Appreciating the NBA regular season

Appreciating the NBA regular season

With the NBA regular season drawing to a close, it is only fitting to give it a proper sendoff.

Every season somehow feels a little bit longer than the last in an endearing way. Each year, I find so many new things within the game and its minutiae that starts to stick with me more sporadically. It's arguably my favorite part of basketball: the sheer volume and variance that comes with it. I love finding the little things in a long and tough regular season.

Learning the game, tracking the tendencies of players and indulging in their progressions over the course of 82 games is why I cover the NBA. It's just awesome. As the MVP debate and other awards discussions have ramped up, it has made me contemplate what has transpired throughout the course of the regular season.

Watching Nuggets/Grizzlies on Thursday night, a game much less close than the final 122-109 score indicates, I was constantly reminded of how fun and joyous basketball is. Sometimes I need to zoom out and stop analyzing so I can just breath it all in. And man, Bones Hyland put on a S H O W during the 3rd quarter.

He finished with 16 points and 7 assists while canning four triples, but it was the sheer energy he played with that made me crack a smile and eventually wake my dog up with a look of bewilderment on his face.

If you somehow missed this game or this moment, please prepare yourself:

This man NARUTO GLIDED after throwing a tight wrist pass!

This is the funniest moment of the NBA season, hands down.

Shoutout to Bones, who has been awesome and a huge part of the Nuggets' stellar play in 2022 (Denver is 31-17 in the calendar year).

He's played himself onto the All-Rookie 2nd Team without a doubt.

But again, it's not neccesarily the efficacy of play or how good a guy is. A blowout game shouldn't be that fun to watch, but I was glued to that 3rd quarter as Denver put together a sublime run speerheaded by Hyland. It really made me stop and appreciate just how enjoyable and fruitful this season has been on many fronts. There's joy in the game, and you often don't have to search for it. It's in the little moments. 

Another thing that's really stood out as the season has wound down: injuries suck. This seems obvious, but it's felt ever apparent as some teams have struggled down the stretch. Sustainability is so difficult, and the teams that show bright flashes early in the season and struggle to replicate them perhaps put into even better perspective how impressive the great teams are.

Prior to injuries to Draymond Green and Stephen Curry, the Warriors were on a similar pace as the outstanding Phoenix Suns. Had those players been healthy all year, who knows how different things might have been in the Western Conference?

In the East, the Cleveland Cavaliers were a top four seed and looked ripe to lock in a playoff spot, but injuries had other plans. We don't know for sure what the team looks like with Collin Sexton fully healthy. Losing Ricky Rubio (who was playing so well) opened up another crack in guard depth which they eventually made numerous trades to pave over. Jarrett Allen's injury sent them reeling defensively, and they just haven't really been able to recover since. 

Another example is Chicago, who after losing Alex Caruso and Lonzo Ball experienced massive ramifications to the defensive structure they built. I'm not in the locker room, and I don't have insider knowledge, but I don't neccesarily feel as though their defense is a chemsitry problem. Once something breaks, it becomes so hard to fix it on the fly in the regular season. Their defensive intensity died down as their stalwart guards were sidelined, and it became increasingly apparent how bereft of defensive stops the roster was without them. We've seen this in teams before. Injuries happen, teams try and keep fighting through, but the results aren't there. Then you're stuck with a mid-20's defense, and even when players do return, it is so hard to rectify.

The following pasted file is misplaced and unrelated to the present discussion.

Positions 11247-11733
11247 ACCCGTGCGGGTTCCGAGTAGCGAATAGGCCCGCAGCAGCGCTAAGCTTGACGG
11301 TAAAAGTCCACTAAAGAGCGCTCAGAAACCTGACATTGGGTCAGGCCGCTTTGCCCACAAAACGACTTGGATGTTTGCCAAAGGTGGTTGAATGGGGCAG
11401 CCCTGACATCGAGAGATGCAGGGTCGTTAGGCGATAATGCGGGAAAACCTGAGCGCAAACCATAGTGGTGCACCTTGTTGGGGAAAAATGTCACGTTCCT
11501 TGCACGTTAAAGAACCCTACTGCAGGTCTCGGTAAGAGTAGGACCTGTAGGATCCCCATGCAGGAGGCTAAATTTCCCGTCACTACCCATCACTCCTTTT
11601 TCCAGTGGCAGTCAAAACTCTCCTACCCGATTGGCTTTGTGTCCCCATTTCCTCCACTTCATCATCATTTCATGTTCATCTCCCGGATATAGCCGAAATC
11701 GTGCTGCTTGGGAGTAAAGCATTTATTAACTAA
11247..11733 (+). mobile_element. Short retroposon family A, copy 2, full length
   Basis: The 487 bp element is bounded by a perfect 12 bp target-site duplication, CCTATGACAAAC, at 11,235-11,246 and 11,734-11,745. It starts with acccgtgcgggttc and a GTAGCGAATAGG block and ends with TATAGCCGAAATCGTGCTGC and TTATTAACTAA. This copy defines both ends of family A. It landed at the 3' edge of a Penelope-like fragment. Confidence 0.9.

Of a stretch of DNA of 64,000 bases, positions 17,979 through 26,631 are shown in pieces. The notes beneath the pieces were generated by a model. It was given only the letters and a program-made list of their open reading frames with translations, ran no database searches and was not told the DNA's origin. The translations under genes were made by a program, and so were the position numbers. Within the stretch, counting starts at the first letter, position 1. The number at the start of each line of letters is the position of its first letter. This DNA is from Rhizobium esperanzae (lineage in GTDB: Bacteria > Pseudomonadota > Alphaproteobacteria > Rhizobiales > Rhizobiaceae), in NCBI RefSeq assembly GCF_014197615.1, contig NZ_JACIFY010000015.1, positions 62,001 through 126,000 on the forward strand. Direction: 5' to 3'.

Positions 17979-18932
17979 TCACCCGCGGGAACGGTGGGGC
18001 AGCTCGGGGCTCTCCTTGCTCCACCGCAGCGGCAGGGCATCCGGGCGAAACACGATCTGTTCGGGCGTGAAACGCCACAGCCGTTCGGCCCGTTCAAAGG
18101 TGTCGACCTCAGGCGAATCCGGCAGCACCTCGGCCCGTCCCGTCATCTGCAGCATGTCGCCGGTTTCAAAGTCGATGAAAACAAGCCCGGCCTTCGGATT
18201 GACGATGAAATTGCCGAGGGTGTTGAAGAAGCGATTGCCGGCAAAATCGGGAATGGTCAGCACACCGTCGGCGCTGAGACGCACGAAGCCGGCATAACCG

None of this is to belittle the Bulls and Cavs (and so many more teams who got nipped by the injury bug), but rather to keep in mind that a season isn't singular. It feels like there are countless seasons within a season.

Consider everything that has changed in the last six months. Kemba Walker was an Eastern Conference Player of the Week! The Washington Wizards started the season 10-3, flirted with the one seed and looked like a defensive titan! The Boston Celtics were dead in the water, and a mainstay in discourse was, "When will the Jays be broken apart?"

The Indiana Pacers used the word 'rebuild' for the first time maybe ever in relation to their direction. The Thunder were one of the best defenses in basketball prior to the All-Star Break. After their atrocious first month-and-a-half, New Orleans still managed to make the play-in!

Milwaukee and Atlanta combined for double the losses I thought they'd accrue this year. The Raptors went from, "They could be interesting next season," to, "I do not want to face them in the playoffs," all over the course of a few months.

The growth that happens in season matters, and on a grand scale, it might not be remembered at large in 4-5 years when someone goes on Basketball Reference and looks back on the 2021-22 season. Yet, that's kind of what makes the regular season so enjoyable and enticing. It's all building toward something, though in the moment, we're not always sure what that something is. I love that. So yes, I'm ready for the playoffs, but this has been just a stellar year, and one I won't forget!

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